Will U.S.-Russia tensions extend into space?
A Russian Soyuz spacecraft is due to blast off for the space station this week with one American and two Russians.
As relations between the United States and Russia plummet over the latter's annexation of the Crimean peninsula, one of the unintended victims could be the International Space Station, where Russian cosmonauts and American astronauts currently share very close quarters, some 400 kilometers above the earth.
With a Russian Soyuz spacecraft due to blast off for the space station this week – carrying one American and two Russians to join the Russian, American and Japanese astronauts who are already there - officials from both countries are downplaying the potential problems.
"We are confident that our two space agencies will continue to work closely, as they have throughout various ups and downs of the broader U.S.-Russia relationship," the National Aeronautics and Space Administration NASA said last week, in a statement quoted by Discovery News.
Nevertheless, concerns exist. The Pentagon last week instructed the U.S. Air Force to conduct a review of its use of the Russian-made RD-180 motor in the Atlas V rockets, which propel military satellites into space, in case Russia were to cut off supplies.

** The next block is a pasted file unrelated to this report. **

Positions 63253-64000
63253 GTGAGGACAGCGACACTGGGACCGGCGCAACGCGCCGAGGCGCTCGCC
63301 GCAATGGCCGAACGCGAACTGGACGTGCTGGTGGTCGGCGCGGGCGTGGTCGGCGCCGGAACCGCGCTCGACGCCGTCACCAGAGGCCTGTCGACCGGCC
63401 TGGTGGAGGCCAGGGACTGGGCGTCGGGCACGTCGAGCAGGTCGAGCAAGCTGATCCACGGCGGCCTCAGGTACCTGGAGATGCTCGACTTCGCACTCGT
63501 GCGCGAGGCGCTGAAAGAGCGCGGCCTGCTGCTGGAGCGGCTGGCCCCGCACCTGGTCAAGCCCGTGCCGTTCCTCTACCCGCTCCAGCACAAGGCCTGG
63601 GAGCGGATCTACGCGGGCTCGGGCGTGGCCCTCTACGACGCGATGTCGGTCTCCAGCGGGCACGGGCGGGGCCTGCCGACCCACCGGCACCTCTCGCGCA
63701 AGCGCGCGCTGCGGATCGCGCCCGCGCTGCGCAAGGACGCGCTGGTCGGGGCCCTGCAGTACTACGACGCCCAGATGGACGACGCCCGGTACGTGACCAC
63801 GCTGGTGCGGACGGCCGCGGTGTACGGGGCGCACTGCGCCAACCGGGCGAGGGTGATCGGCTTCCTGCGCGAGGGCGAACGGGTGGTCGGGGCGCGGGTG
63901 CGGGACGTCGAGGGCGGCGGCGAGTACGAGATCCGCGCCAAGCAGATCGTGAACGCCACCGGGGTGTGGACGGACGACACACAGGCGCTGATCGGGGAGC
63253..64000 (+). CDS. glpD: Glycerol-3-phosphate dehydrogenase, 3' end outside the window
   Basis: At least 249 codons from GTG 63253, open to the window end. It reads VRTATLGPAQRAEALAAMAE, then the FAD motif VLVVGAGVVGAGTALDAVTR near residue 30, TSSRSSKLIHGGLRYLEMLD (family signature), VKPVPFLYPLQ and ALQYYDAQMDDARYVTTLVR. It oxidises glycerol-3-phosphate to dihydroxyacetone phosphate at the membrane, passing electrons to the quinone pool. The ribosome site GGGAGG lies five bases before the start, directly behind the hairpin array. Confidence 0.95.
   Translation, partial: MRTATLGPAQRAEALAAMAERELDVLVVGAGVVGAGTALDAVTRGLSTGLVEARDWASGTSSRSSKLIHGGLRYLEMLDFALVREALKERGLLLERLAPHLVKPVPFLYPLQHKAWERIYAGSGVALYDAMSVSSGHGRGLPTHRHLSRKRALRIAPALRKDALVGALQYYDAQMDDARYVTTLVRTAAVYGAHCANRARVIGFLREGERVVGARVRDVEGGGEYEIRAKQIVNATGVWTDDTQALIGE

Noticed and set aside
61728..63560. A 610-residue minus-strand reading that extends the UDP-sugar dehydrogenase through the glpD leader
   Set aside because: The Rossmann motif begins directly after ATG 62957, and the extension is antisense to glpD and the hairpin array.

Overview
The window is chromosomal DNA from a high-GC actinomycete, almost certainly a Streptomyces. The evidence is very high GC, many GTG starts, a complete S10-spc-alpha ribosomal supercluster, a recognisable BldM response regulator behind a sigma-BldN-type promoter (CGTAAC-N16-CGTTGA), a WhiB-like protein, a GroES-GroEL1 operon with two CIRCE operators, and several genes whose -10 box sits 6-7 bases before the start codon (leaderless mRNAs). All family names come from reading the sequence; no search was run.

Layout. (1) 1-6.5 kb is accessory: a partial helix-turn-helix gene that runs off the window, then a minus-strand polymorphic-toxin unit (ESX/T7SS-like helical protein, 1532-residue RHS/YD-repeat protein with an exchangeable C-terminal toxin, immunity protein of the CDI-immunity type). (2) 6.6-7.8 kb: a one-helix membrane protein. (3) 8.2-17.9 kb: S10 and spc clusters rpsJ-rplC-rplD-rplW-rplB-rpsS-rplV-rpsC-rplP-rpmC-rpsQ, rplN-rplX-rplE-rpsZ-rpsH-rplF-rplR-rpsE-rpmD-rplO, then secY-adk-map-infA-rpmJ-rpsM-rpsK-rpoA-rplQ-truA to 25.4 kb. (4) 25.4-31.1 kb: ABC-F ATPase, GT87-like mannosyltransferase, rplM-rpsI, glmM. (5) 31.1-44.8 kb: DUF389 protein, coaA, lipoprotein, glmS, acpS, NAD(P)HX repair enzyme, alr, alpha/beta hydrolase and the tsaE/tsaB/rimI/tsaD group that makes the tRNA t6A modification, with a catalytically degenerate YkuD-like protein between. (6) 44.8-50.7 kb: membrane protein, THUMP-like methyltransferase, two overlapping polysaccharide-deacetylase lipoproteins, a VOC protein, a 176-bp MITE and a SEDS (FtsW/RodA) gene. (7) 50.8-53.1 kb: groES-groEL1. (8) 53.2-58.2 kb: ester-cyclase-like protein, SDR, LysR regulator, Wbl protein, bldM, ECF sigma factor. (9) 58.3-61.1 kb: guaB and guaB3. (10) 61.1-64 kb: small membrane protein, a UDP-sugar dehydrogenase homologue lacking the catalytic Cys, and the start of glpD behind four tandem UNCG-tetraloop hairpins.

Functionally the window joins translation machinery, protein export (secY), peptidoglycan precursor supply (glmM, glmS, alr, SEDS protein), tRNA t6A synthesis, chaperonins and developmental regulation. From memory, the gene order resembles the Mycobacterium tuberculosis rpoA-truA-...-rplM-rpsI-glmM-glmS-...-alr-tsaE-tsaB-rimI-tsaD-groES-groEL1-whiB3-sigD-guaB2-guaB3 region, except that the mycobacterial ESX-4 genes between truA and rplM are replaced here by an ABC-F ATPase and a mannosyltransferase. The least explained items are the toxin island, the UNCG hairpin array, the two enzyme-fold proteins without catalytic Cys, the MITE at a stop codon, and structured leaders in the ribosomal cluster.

The retirement of the U.S. space shuttle program in 2011 left Americans without a vehicle for ferrying crew to low-earth orbit, and a commercial replacement is not expected to be up and running before 2017.
The U.S. needs Russia to transport astronauts to the space station, and currently pays an average of $70.7 million per seat, according to a NASA spokesman. Reliance on Russia's Soyuz spacecraft is a key reason why the United States cannot break off space ties.
"It is always in Russia's capability to cut off their service," said John Logsdon, a member of the NASA Advisory Council, estimating the likelihood of such an action at 20-25 percent. "It would be a catastrophe. There is mutual dependence and that provides a good motivation to isolate this from the broader issues."
American astronaut Mike Hopkins, who returned from the ISS earlier this month after a half-year stay, said he considered his Russian counterparts "close friends" and described cooperation as "very strong." Space officials from both countries seem to be counting on those personal bonds enduring.
Representatives from Russia, the U.S., Canada, Japan and Europe have lived continuously aboard the space station in rotating crews for more than 13 years, and the life of the station was recently extended to 2024.
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